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Project ID: 10-S-02-1

Year: 2010

Date Started: 04/01/2010

Date Completed: 09/28/2012

Title: Identification of Necessary Conditions for Arctic Transport of Smoke from U.S. Fires

Project Proposal Abstract: New regulations for black carbon (BC) currently under consideration by Congress and the EPA could affect management decisions on wildfires and the ability to conduct prescribed burning. Congressional testimony has suggested various mitigation strategies for Arctic BC including shifting the seasonal timing of continental U.S. prescribed burning (e.g. Zender, 2007). However, many questions remain regarding when and how continental U.S. fires contribute to Arctic BC. In particular, what regions, type of fires, timing, and plume injection heights along with transport meteorological patterns are most likely to result in continental U.S. fires affecting the Arctic? To address these questions, we propose a 30-year high-resolution back-trajectory study coupled with map-typing of the synoptic meteorological patterns required for BC transport, the first of its kind focused directly on contiguous U.S. (CONUS) fires. The result of this work will determine the necessary conditions for emissions from a CONUS fire to potentially reach the Arctic based on fire type (e.g. wildfire vs. prescribed), fire location, time-of-year, and plume injection height. It will further determine, region by region, what synoptic meteorological progressions are required to allow Arctic transport and their frequency of occurrence. While other factors may limit the Arctic impact from any given fire (for example, smoke washing out in rainstorms), by determining the basic necessary conditions, this study will be able to focus future, more complex modeling studies, as well as current policy discussions, to those times and places of greatest interest. It can also provide an answer to the corollary question of Arctic impact  What are the times, places, and conditions where CONUS fires have little or no chance of impacting the Arctic? In addition to research results and summaries, a forecast tool will be developed that determines when conditions promoting BC transport to the Arctic are imminent based on daily operational National Weather Service predictions. The work will be coordinated with the EPA, the National Wildfire Coordinating Group Smoke Committee, and international black carbon efforts including the Task Force on Hemispheric Transport of Atmospheric Pollution (HTAP).

Principal Investigator: Narasimhan K. Larkin

Agency/Organization: Forest Service

Branch or Dept: PNW-AirFire Research Team


Other Project Collaborators

Type

Name

Agency/Organization

Branch or Dept

Co-Principal Investigator

Sean Raffuse

Sonoma Technology, Inc.

Co-Principal Investigator

Tara M. Strand

NZ Crown Research Institute (Scion)

Collaborator/Contributor

Patrick D. Dolwick

EPA-Environmental Protection Agency

Air Quality Planning & Standards

Collaborator/Contributor

Susan M. O’Neill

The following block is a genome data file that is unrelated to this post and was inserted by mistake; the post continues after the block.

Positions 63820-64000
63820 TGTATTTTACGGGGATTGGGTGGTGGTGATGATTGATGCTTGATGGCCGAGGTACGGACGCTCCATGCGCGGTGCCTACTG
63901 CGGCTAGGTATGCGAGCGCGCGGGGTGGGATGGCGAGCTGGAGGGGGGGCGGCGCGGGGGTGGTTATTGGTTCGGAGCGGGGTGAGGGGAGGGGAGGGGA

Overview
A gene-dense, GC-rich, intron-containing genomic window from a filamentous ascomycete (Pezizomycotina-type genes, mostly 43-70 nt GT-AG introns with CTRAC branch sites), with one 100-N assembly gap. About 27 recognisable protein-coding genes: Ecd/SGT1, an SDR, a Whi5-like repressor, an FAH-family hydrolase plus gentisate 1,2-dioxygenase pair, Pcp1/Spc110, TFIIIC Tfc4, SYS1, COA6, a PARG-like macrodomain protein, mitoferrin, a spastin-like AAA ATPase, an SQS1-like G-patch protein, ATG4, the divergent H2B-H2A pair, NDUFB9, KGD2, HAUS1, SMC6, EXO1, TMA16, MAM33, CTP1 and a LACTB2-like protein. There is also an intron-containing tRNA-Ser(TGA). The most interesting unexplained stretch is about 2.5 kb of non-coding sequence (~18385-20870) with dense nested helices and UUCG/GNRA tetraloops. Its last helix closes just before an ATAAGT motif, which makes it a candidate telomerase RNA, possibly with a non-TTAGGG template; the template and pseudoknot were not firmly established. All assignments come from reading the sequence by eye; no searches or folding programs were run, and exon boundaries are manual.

Forest Service

PNW-AirFire Research Team

Federal Cooperator

Brian E. Potter

Forest Service

PNW-Seattle-Managing Natural Disturbances

Federal Fiscal Representative

Rebecca A. Slick

Forest Service

PNW-Pacific Northwest Research Station


Project Locations

Consortium


Level

State

Agency

Unit

NATIONAL

FED


Project Deliverables

Final Report view or print

("Results presented in JFSP Final Reports may not have been peer-reviewed and should be interpreted as tentative until published in a peer-reviewed source.")

  ID Type Title
view or print   1782 Government Publication Mitigating the Impact of Prescribed Burning in the Continental United States Using Trends in Synoptic Scale Transport to the Arctic Region
    7261 Poster Black Carbon in the Arctic: Assessment of and Efforts to Reduce Black Carbon Emissions from Wildfires and Agricultural Burning in Russia
    7077 Invited Paper/Presentation Identification of Necessary Conditions for Transport to the Arctic
    7079 Invited Paper/Presentation Identifying the Potential for Arctic Transport of Smoke
    7081 Invited Paper/Presentation AirFire Science Applications: Beyond BlueSky
    7082 Invited Paper/Presentation Identification of Necessary Conditions for Transport to the Arctic
    7084 Invited Paper/Presentation Air Quality Modeling and Decision Support Tools for Wildland Fire
    7118 Invited Paper/Presentation Identifying Conditions Necessary for CONUS Fires to Impact the Arctic
    7119 Invited Paper/Presentation Climatology of Air Mass Transport to the Arctic from Locations of Prescribed Burning in the United States
  go to website 7161 Dataset (including spatial) 30-Year Climatology of Trajectories Released from CONUS Locations
  go to website 7162 Dataset (including spatial) 30-Year Climatologies of Backwards Trajectories Released From the Arctic Circle
  go to website 7163 Website Project website
  go to website 7165 Website Daily Predictions of Arctic Transport Potential
  go to website 7166 Website An Atlas of Arctic Transport Potential
    7168 Dataset (including spatial) Daily Predictions of Arctic Transport Potential
    7203 Invited Paper/Presentation Mitigating the Impact of Prescribed Burning in the Continental United States Using Trends in Synoptic Scale Transport to the Arctic Region
    7204 Invited Paper/Presentation Climatology of Air Mass Transport to the Arctic from Locations of Prescribed Burning in the United States
    7205 Invited Paper/Presentation Synoptic Scale Patterns and Variability in Long-Range Transport from the CONUS to the Arctic Circle: Informing Controlled Burn Strategy and Regulation

Supporting Documents

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